BYU center Matt Haarms will wrap up his college career where he started it — in Indiana, at the NCAA Tournament

The Cougar center, who played at Purdue, is also checking a big box on his arena bucket list. The Cougars will play Saturday at historic Hinkle Fieldhouse

(Isaac Hale | Special to The Tribune) Brigham Young University forward Matt Haarms (3) greets the crowd after the BYU Cougars’ 65-51 win over the Saint Mary’s College of California Gaels at the Marriott Center in Provo on Saturday, Feb. 27, 2021.

Long before becoming a Cougar, Matt Haarms was a Boilermaker — playing at Purdue University for three seasons from 2017-20. Haarms entered the transfer portal as he was completing his undergrad and was considering 10 different programs to transfer to.

At the time, the coronavirus pandemic was still new and no one knew how long it would last or the continued effects it would cause. But it forced some big changes to March Madness this year, forcing all games to be played in a bubble environment in Indiana.

So, it didn’t much matter where Haarms chose to play his final year of college basketball; his collegiate career will end where it started.

“It’s weird, that last year transferring, coming here, I wouldn’t think I’m going to be right back where it started a year later,” Haarms said. “That was something that’s really unexpected.”

However, it’s clear Haarms has been instrumental in helping the Cougars get back to the Big Dance.

The Dutch center is averaging 11.3 points, 4.8 rebounds and 1.95 blocks while shooting 55% from the field, and only continues to improve.

The Cougars left for Indianapolis on Monday to quarantine before playing in the first round on Saturday against Thursday’s UCLA/Michigan State winner. While Haarms definitely has familiarity with the area and people, he doesn’t believe it will give him much of an advantage in the NCAA Tournament.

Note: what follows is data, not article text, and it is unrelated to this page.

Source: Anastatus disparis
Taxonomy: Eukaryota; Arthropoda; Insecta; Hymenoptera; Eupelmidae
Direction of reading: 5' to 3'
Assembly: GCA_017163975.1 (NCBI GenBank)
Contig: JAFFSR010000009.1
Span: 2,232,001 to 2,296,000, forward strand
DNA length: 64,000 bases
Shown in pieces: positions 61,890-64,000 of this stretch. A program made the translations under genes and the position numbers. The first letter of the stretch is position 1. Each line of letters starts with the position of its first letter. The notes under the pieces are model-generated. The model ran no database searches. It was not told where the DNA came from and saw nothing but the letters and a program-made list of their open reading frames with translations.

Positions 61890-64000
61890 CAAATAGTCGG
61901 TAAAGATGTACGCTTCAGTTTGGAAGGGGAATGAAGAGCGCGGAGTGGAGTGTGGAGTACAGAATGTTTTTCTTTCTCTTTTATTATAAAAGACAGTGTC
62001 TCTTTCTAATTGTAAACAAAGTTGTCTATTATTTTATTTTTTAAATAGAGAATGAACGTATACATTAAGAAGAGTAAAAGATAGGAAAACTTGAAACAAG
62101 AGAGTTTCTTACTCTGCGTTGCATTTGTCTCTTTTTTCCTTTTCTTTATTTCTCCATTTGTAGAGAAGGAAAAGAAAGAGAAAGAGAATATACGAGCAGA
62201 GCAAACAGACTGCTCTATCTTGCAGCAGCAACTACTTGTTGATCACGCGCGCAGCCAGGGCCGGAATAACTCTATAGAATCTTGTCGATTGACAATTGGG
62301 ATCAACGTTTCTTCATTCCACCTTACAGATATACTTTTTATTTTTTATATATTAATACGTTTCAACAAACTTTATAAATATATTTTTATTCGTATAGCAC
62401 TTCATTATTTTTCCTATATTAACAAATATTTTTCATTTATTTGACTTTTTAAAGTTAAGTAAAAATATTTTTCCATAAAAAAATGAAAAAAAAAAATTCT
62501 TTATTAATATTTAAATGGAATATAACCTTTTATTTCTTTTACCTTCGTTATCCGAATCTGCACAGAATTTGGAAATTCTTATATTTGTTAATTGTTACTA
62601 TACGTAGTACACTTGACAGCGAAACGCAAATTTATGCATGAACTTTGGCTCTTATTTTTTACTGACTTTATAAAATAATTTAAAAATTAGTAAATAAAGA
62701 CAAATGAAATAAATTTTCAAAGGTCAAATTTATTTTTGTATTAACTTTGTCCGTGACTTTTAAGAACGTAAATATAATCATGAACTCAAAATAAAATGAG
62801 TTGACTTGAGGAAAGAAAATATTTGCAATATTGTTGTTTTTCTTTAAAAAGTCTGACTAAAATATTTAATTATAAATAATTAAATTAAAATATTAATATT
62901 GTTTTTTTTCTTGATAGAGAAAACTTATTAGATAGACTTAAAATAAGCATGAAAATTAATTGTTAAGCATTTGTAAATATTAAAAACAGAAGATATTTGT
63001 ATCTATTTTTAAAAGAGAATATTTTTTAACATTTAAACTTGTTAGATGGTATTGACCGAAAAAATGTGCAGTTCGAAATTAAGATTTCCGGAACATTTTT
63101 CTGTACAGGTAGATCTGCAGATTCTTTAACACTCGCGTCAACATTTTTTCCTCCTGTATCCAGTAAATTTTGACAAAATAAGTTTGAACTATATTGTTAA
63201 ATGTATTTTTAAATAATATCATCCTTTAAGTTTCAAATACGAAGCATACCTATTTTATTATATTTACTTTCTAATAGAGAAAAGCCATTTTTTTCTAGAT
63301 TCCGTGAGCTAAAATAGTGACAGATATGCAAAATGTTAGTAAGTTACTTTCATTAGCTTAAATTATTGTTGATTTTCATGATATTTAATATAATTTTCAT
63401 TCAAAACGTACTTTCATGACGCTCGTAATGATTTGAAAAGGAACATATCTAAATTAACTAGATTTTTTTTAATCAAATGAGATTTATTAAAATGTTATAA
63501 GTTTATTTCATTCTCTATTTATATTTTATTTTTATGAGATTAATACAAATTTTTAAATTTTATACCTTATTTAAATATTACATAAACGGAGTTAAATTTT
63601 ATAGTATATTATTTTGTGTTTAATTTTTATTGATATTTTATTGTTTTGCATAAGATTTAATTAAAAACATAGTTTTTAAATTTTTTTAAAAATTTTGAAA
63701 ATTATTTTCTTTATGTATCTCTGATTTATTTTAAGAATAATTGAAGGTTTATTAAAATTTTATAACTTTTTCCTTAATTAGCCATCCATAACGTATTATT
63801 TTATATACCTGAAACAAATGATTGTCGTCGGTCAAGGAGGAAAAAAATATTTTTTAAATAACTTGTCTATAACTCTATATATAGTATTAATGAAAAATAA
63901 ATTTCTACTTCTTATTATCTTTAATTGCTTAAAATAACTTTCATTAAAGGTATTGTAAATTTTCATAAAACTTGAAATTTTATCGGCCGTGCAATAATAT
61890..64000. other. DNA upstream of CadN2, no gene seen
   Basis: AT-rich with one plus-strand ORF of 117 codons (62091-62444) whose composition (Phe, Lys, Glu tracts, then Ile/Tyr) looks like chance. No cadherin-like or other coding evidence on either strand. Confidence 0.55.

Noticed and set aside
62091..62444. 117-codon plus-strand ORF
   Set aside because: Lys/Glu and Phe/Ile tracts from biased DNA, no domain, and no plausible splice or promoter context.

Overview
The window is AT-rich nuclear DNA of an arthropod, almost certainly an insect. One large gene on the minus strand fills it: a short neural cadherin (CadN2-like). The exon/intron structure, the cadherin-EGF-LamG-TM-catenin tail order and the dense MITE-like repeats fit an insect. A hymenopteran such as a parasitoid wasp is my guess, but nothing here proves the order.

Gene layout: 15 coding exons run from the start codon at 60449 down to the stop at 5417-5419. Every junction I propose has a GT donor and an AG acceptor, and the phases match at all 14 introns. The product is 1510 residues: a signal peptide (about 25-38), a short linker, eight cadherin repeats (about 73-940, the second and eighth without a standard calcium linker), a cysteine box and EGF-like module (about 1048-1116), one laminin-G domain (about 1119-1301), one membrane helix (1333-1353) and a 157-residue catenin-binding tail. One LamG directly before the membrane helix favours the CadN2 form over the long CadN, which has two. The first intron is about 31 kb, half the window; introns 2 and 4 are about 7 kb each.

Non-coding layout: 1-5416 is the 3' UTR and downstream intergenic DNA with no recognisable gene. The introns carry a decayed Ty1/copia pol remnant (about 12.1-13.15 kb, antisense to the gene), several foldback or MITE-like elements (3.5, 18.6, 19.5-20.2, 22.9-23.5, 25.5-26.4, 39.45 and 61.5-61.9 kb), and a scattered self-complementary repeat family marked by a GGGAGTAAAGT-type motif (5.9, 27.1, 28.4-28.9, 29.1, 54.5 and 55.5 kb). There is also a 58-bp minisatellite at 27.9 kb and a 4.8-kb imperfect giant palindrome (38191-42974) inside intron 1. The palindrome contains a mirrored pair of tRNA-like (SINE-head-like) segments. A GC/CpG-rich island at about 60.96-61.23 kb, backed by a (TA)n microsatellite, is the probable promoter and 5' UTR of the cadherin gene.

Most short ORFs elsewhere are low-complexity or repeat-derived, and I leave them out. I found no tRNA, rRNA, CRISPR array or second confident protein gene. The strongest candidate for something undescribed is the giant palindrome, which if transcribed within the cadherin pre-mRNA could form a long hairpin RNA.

“I’m familiar with the arenas, mostly, but that doesn’t mean anything,” Haarms said. “Every single team is going to be ready in the same way that we are. So, we’ve just got to go out there and compete harder — that’s what it’s going to come down to.”



At Hinkle Fieldhouse

When • Saturday, 7:40 p.m.

TV • Ch. 2

Haarms’ connection to Indiana may help get more BYU fans in the limited seats during the games.

BYU tends to travel well for away games (sometimes making it feel more like a home game) because the connection to The Church of Jesus Christ of Latter-day Saints. The effect it will have this weekend remains to be seen, but Haarms is hoping there are still local Purdue fans who are continuing to support him and maybe get some to cheer on BYU.

“I hope some people still have some love for me there,” Haarms said. “So, I know we’re going to have a little bit of some fans in there.”

Haarms is not only going back to Indiana; the 7-foot-3 senior is going to check off a big box on his Indiana arena bucket list: The Cougars are playing either the Bruins or the Spartans at Butler’s storied Hinkle Fieldhouse on Saturday.

The NCAA Tournament will have games played in six different arenas: Hinkle, Mackey Arena, Simon Skojdt Assembly Hall, Bankers Life Fieldhouse, Indiana Farmers Coliseum and Lucas Oil Stadium.

“Just to be able to cross Hinkle off would be cool,” Haarms said. “But any arena we play would be awesome because I know they’re all great environments.”

Even if having the NCAA tourney in Indiana doesn’t translate to some sort of advantage for the Cougars, Haarms’ experience in that state does. During his three seasons at Purdue, Haarms played a total of seven NCAA Tournament games.

While BYU won’t know its first round opponent until Thursday, Haarms knows both Michigan State and UCLA are heading into the tournament with a sense of desperation. And the Cougars have to feel the same way.

“We can’t let this end here,” Haarms said. “... It’s got to be a mindset of desperation, like this is all we have. If this game on Saturday turns into a loss, our season is over — we’re going home. And that would be the last time this team ever plays together. So, we’ve just got to come in with the mindset that we cannot allow that to happen.”